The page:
Something unique about growing peas is that you can plant them twice in a year for an even more abundant harvest. Plant them in the early spring and then again in the fall. They’re also ideal for succession planting. 

11. Carrots

growing Carrots pot (1)
  • USDA Hardiness Zones: 3 to 10
  • Sunlight Zones: Full Sunlight
  • Soil Requirements: Loose, Loamy, Sandy, Well-Draining

Carrots are another root crop that grows well in containers, and they’re a cool-weather crop that can be planted 2-3 weeks before the final frost date in your area. 

One thing to remember about growing carrots in containers is that they do need regular watering and moist soil.

If the soil dries out, the roots start to dry out and crack, leading to a bad harvest

Like other root crops, carrots need a deeper pot, at least eight inches deep. The roots are what you want here! Keep the soil as fluffy as possible rather than compact.

12. Cucumbers

growing Cucumbers pot (1)
  • USDA Hardiness Zones: 4 to 11
  • Sunlight Needs: Full Sunlight
  • Soil Requirements: Loamy, Well-Draining

If there is one veggie that screams summertime, it’s cucumbers. Who doesn’t love fresh cucumbers in their salads?

You can enjoy them too by growing cucumbers in containers on your patio.

There are a few things that you need to know about container gardening and cucumbers. First, they’re heavy feeders, and they need regular watering.

Do not let the soil dry out, and make sure it has plenty of compost added for nutrients before planting. 

You need to pick a large pot that is typically 5-gallons or more. They need plenty of space to grow, and you need space to add a support system in the container for the vines to grow up. 

13. Kale

growing Kale pot
  • USDA Hardiness Zones: 4 to 10
  • Sunlight Requirements: Full Sunlight to Partial Shade
  • Soil Needs: Loamy, Moist, Well-Draining

Looking for a veggie that does well in containers and is also packed full of nutrients? Kale is the perfect option.

 It’s a powerhouse green full of nutrients and vitamins that is versatile; you can use it in so many ways. 

Kale also grows fast. If you have 3-4 plants, you can feed a family of four weekly with the plants. They grow so prolifically!

You will need a pot that is 12 inches in diameter and 8 inches deep, and don’t forget you need a well-draining, nutrient-dense potting mix for your crops. 

14. Pumpkins

growing Pumpkin spot
  • USDA Hardiness Zones: 3 to 9
  • Sunlight Needs: Full Sunlight Daily
  • Soil Requirements: Humus Rich, Well-Draining

Did you have no idea that growing pumpkins in containers is possible? Well, you can, so long as you have a large container.

Pumpkins require a container that is 20-25 gallons at minimum. If you’re trying to grow large pumpkins, you might need an even larger container.

Aside from a large container, pumpkins are heavy feeders, so you’ll need to fill the container with half compost to provide the plant with plenty of nutrients for proper growth.

You’ll also need to fertilize every other week or your plant will fail to fruit and come to harvest.

There are so many awesome pumpkin varieties to grow. You can try some miniature pumpkins that are edible and also work as decorations. Another option is to grow small 2-to-3lb pie pumpkins for all of your kitchen adventures with baking.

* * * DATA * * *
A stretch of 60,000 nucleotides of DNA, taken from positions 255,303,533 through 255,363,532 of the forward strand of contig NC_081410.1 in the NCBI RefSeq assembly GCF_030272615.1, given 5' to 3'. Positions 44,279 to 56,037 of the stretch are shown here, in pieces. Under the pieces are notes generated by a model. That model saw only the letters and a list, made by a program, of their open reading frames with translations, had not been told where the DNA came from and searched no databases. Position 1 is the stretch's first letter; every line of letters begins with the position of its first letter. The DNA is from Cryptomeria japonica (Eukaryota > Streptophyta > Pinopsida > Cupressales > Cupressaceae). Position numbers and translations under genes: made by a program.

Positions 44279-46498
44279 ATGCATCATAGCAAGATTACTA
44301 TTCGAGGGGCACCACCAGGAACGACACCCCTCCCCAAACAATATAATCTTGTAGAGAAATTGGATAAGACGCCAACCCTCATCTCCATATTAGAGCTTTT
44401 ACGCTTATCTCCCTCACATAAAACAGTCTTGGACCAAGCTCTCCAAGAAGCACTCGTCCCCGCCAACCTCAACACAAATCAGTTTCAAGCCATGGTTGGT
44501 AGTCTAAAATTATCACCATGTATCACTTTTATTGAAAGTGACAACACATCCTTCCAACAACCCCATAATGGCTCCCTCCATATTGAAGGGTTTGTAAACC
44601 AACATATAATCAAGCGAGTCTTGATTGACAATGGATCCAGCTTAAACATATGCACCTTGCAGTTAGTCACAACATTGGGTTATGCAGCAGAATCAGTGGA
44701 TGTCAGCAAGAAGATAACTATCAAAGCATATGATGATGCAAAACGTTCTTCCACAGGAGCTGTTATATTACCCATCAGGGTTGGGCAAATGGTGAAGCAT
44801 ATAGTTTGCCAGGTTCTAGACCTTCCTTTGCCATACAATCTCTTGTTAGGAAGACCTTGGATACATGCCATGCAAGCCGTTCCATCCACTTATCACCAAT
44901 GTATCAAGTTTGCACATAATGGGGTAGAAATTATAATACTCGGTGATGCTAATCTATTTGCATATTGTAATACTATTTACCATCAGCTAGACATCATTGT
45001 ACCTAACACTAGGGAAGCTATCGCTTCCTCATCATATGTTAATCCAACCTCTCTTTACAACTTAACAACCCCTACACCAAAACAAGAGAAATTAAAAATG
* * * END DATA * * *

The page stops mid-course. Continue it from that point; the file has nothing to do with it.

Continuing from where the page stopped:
15. Zucchini

growing Zucchini spot (1)
  • USDA Hardiness Zones: 4 to 10
  • Sunlight Requirements: Full Sun – 6 to 8 Hours
  • Soil Needs: Rich, Well-Draining, Acidic

You might not think of growing zucchini in pots, but it’s possible, and you can even train them to grow up a trellis for additional support.

Since these are large plants, you need a large sized container to match the growth and size of zucchini.

You’ll want a pot that is at least 24 inches in diameter with a minimum depth of 12 inches. 

Zucchinis are heavy feeders like many varieties of squash. So, be sure to add plenty of compost to your soil before planting zucchini seeds. Plan to add fertilizer several times throughout the growing season as well.

If you want, you can add a trellis system to support the zucchini vines. An A-shaped trellis is a great choice, and you can secure the vines with garden tape. Then, you can use pantyhose to act as a sling to support the zucchini as they grow on the plant. 

Start Growing in Pots

If you don’t have space to garden, you can try some of the best vegetables to grow in pots. Container gardening is an efficient, versatile way to grow fresh veggies at home for your family if you don’t have garden space.

Amber Noyes

Written By

Amber Noyes

Amber Noyes was born and raised in a suburban California town, San Mateo. She holds a master’s degree in horticulture from the University of California as well as a BS in Biology from the University of San Francisco. With experience working on an organic farm, water conservation research, farmers’ markets, and plant nursery, she understands what makes plants thrive and how we can better understand the connection between microclimate and plant health. When she’s not on the land, Amber loves informing people of new ideas/things related to gardening, especially organic gardening, houseplants, and growing plants in a small space.

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One Comment

  1. I have two 5′ x 8′ x 12″ high garden beds made out of redwood. They are on 30″ legs above the ground. Therefore the beds have a wood floor. Should I drill a lot of holes for drainage? Thx u.